The Pros And Cons Of The Nike Running App

It’s 7.45 AM. My alarm goes off; soft chimes. I feel serene, like I slept OK for once. The pale blue I can see through the frosted glass of my window tells me it's not too sinister a day. I look at my phone and I’ve got three messages – they’re all on the group I share with my best friends. The first is a screengrab of the Nike Running App leader board, where my friend Maya sits at the top. The second message – also from Maya – says, “It’s lonely up here *smug face emoji*. The next, from my friend Sam, reads: “What! How did you run that far already!” I reply with a curt “Fuck you.”
It’s 7.45 AM, and everybody is already pissed off with each other. Nike Running App has turned me into a monster. I haven’t been this competitive since school, where I was captain of a couple of sports teams, including the hockey team, and played football on weekends. I imagine everyone on these teams loathed me because I was that girl, the one who took it all so seriously. But, aside from winning, I genuinely enjoyed field sports for the cold air, the feel of the mud when you hit the ground, and probably the opportunity to vent some teen angst I couldn’t get out elsewhere. However, like most people, when I went to college, I started smoking, drinking more than I did in school, and began to find socialising to be my preferred sport. Going out on a Saturday night seemed far superior to getting cold and wet on a Sunday morning. I did no exercise, and continued to do none for about six years, achieving an embarrassingly bad level of fitness which peaked at the age of 22, when escalators would exhaust me. Then, last year, I suddenly got into running again. I had been experiencing mental health problems, and running became the easiest way to assuage my anxiety in the short term. I found it gave me time alone when I needed it; a mindless, solitary activity, and one that tired out my body sufficiently to improve my sleep. I would run for about 40 minutes to an hour around dark streets, at the park, or to and from the gym. I downloaded the Nike Running App – a tracker that keeps tabs on how far you’ve run, how often you run, and how quickly. It’s a really good way to track your routes and improvements on your times (per kilometre or mile). It even tells you when you hit each kilometre, dubbing your music with encouraging quotes from athletes as you break records, which is – surprisingly – a lot less annoying than it sounds.
The trouble started when I added my friends on the app. Nike connects your profiles, and allows you to compare your speeds and distances. There’s the aforementioned “leaderboard”, which shuffles around as people overtake one another in distance run per week or month. I have about six friends signed up to mine. Maya is usually in first place, me in a paltry third, Sam further down. The advantage of this app is obvious: If you are as competitive as I am, it will motivate you to exercise. When that little voice in my head starts telling me that I’m getting tired, and that it’s time to turn around and go home, the Nike leaderboard tells me I’ve got another 4k in me. ‘If Sam and Maya can do it, you can’, I tell myself. The disadvantage of the app is the number of grouchy, smug and outright rude messages we’ve started sending one another. And it’s become personal too: “Of course you have time to run 15K – you don’t even have a job!” has been bandied around a couple of times. So has “running in the gym doesn’t count!” Then there’s the palpable sense of pain through the screen when someone messages: “Guys, I’m serious, I just ran 6k and didn’t turn the app on”... "Yeah sure,” we’ll all reply.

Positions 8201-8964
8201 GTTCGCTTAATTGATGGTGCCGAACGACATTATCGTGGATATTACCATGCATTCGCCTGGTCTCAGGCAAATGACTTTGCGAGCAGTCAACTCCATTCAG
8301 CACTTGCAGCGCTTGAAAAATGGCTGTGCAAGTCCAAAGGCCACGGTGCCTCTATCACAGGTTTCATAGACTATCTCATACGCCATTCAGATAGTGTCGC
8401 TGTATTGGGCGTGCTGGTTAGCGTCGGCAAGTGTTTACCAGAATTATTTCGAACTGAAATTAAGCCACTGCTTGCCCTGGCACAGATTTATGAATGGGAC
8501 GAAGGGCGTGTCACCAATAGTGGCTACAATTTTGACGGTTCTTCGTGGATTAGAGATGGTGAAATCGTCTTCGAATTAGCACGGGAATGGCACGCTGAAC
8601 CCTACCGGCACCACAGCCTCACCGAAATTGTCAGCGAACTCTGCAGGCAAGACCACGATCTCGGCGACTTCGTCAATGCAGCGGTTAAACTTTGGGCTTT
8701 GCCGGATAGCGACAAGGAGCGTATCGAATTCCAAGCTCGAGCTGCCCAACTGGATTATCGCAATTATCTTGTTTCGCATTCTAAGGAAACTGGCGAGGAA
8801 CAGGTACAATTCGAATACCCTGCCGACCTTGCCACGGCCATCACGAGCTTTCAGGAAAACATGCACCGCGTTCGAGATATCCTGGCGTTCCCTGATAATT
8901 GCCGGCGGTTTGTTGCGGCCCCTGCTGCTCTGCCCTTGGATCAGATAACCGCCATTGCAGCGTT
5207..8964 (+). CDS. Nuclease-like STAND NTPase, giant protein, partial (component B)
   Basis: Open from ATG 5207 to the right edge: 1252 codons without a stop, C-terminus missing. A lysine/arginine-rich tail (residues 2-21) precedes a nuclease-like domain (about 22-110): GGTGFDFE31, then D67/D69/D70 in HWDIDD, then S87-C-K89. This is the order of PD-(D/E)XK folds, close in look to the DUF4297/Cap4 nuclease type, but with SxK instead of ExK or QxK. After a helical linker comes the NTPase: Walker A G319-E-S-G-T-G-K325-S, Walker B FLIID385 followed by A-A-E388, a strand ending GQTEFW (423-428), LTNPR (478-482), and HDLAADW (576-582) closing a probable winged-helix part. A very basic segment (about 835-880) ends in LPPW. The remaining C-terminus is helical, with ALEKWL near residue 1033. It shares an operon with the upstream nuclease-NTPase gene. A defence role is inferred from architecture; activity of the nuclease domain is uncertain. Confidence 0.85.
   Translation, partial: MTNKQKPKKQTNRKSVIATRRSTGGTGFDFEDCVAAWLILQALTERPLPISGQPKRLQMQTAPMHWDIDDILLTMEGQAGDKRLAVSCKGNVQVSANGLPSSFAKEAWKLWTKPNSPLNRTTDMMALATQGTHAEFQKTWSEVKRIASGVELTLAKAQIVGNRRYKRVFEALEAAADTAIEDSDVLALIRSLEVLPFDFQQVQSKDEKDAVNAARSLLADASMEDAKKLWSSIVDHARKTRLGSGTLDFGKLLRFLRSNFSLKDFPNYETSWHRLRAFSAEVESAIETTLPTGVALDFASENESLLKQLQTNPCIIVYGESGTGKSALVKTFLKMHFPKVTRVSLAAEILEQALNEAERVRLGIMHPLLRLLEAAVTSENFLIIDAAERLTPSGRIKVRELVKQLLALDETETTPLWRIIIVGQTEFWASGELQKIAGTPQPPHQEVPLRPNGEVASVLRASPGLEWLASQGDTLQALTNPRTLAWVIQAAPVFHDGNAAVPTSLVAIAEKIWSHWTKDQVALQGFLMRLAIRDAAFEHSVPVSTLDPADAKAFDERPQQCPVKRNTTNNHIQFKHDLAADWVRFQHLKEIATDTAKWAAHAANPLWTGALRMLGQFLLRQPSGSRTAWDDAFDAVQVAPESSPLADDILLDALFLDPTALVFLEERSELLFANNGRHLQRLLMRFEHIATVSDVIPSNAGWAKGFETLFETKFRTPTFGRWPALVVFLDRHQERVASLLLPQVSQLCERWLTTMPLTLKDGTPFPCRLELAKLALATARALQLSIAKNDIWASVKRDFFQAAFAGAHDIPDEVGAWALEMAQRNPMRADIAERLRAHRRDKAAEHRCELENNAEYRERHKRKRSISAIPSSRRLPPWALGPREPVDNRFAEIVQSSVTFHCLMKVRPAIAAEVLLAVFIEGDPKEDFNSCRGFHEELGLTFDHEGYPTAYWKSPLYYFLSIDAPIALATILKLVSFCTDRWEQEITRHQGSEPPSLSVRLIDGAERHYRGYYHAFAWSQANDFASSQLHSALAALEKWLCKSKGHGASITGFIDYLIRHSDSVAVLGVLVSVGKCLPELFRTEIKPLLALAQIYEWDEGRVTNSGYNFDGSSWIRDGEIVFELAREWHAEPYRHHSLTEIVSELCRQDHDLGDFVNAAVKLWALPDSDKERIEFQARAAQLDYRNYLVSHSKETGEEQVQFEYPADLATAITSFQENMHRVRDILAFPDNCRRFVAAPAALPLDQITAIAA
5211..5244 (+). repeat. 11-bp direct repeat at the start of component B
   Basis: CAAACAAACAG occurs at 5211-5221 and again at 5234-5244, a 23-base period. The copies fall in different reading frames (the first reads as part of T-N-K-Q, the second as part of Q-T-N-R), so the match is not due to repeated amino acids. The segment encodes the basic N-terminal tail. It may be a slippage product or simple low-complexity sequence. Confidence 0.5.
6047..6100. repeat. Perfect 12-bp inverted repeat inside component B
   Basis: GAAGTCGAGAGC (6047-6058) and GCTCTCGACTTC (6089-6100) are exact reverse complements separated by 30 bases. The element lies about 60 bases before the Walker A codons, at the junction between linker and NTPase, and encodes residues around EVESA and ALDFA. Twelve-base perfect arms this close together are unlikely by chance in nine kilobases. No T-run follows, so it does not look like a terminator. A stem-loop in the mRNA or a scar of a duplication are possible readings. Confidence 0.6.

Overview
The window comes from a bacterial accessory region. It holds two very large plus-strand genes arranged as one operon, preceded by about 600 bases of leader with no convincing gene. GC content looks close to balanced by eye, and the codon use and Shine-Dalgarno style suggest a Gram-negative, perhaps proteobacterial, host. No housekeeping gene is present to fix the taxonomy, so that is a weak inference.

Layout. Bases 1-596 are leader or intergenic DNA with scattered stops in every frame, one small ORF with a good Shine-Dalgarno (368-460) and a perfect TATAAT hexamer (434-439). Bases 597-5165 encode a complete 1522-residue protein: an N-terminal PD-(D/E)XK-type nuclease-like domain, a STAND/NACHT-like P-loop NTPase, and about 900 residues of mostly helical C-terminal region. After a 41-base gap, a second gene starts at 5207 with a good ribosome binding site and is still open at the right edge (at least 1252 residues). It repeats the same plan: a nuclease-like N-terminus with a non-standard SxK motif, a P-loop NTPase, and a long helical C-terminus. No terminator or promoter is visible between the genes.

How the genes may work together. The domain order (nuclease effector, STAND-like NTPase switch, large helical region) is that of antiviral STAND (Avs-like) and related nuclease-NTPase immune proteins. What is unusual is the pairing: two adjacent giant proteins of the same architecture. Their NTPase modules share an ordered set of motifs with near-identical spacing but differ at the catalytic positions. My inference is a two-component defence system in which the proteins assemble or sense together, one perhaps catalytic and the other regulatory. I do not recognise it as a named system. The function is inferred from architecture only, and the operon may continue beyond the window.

Overall, though, I have found it useful. For some people, gauging their own improvements might be enough to keep their stamina up, but I have no problem admitting that, for me, having other people see what I'm doing forces me to get on with it. It’s the same as having a computer screen that faces the open office at work, or having your accountant nag you about your tax return. I mean, I ran 35k one week, just because I didn’t want to finish last on the leaderboard for the third week running. Between two jobs, and going out that weekend, I’m not even sure how I found the time to do it, but it made me feel like I'd really accomplished something, and pushed my body further than I thought I could. Sometimes I do worry that it might be counterintuitive to add an element of competition to a form of exercise that has been so helpful in relaxing me, but then I remember that having the app has only helped me get fitter, meaning I can run longer distances and am ultimately – in the long term – better at the thing that most alleviates my stress.

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